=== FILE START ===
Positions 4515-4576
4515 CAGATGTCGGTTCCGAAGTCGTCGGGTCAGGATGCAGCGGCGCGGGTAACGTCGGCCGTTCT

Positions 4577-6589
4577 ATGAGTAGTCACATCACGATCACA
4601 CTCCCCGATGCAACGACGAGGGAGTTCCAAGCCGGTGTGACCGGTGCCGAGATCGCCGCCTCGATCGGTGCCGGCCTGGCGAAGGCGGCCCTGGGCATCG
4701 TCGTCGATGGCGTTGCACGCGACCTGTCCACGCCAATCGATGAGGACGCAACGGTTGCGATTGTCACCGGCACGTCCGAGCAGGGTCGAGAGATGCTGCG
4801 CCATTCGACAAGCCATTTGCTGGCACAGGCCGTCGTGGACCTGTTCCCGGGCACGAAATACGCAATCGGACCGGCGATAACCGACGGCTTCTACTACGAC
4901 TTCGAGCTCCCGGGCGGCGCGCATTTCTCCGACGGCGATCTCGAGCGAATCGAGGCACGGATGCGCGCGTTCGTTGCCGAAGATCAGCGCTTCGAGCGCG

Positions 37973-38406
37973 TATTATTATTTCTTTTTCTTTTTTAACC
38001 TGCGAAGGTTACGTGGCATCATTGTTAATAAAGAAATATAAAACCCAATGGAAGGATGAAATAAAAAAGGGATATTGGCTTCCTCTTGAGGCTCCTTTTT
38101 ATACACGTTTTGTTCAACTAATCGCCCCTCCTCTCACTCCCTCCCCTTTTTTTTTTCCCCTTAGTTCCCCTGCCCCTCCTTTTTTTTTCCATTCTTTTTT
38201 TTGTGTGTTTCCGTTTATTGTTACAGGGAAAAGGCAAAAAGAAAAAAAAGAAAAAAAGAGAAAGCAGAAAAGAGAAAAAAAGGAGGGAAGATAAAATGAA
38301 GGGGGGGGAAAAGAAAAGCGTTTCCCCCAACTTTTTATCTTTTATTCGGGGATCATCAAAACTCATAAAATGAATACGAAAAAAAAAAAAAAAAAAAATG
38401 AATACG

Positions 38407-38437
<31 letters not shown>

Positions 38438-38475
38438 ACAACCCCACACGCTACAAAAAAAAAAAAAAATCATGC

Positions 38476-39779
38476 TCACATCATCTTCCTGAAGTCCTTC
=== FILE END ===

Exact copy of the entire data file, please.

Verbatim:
Positions 4515-4576
4515 CAGATGTCGGTTCCGAAGTCGTCGGGTCAGGATGCAGCGGCGCGGGTAACGTCGGCCGTTCT

Positions 4577-6589
4577 ATGAGTAGTCACATCACGATCACA
4601 CTCCCCGATGCAACGACGAGGGAGTTCCAAGCCGGTGTGACCGGTGCCGAGATCGCCGCCTCGATCGGTGCCGGCCTGGCGAAGGCGGCCCTGGGCATCG
4701 TCGTCGATGGCGTTGCACGCGACCTGTCCACGCCAATCGATGAGGACGCAACGGTTGCGATTGTCACCGGCACGTCCGAGCAGGGTCGAGAGATGCTGCG
4801 CCATTCGACAAGCCATTTGCTGGCACAGGCCGTCGTGGACCTGTTCCCGGGCACGAAATACGCAATCGGACCGGCGATAACCGACGGCTTCTACTACGAC
4901 TTCGAGCTCCCGGGCGGCGCGCATTTCTCCGACGGCGATCTCGAGCGAATCGAGGCACGGATGCGCGCGTTCGTTGCCGAAGATCAGCGCTTCGAGCGCG

Positions 37973-38406
37973 TATTATTATTTCTTTTTCTTTTTTAACC
38001 TGCGAAGGTTACGTGGCATCATTGTTAATAAAGAAATATAAAACCCAATGGAAGGATGAAATAAAAAAGGGATATTGGCTTCCTCTTGAGGCTCCTTTTT
38101 ATACACGTTTTGTTCAACTAATCGCCCCTCCTCTCACTCCCTCCCCTTTTTTTTTTCCCCTTAGTTCCCCTGCCCCTCCTTTTTTTTTCCATTCTTTTTT
38201 TTGTGTGTTTCCGTTTATTGTTACAGGGAAAAGGCAAAAAGAAAAAAAAGAAAAAAAGAGAAAGCAGAAAAGAGAAAAAAAGGAGGGAAGATAAAATGAA
38301 GGGGGGGGAAAAGAAAAGCGTTTCCCCCAACTTTTTATCTTTTATTCGGGGATCATCAAAACTCATAAAATGAATACGAAAAAAAAAAAAAAAAAAAATG
38401 AATACG

Positions 38407-38437
<31 letters not shown>

Positions 38438-38475
38438 ACAACCCCACACGCTACAAAAAAAAAAAAAAATCATGC

Positions 38476-39779
38476 TCACATCATCTTCCTGAAGTCCTTC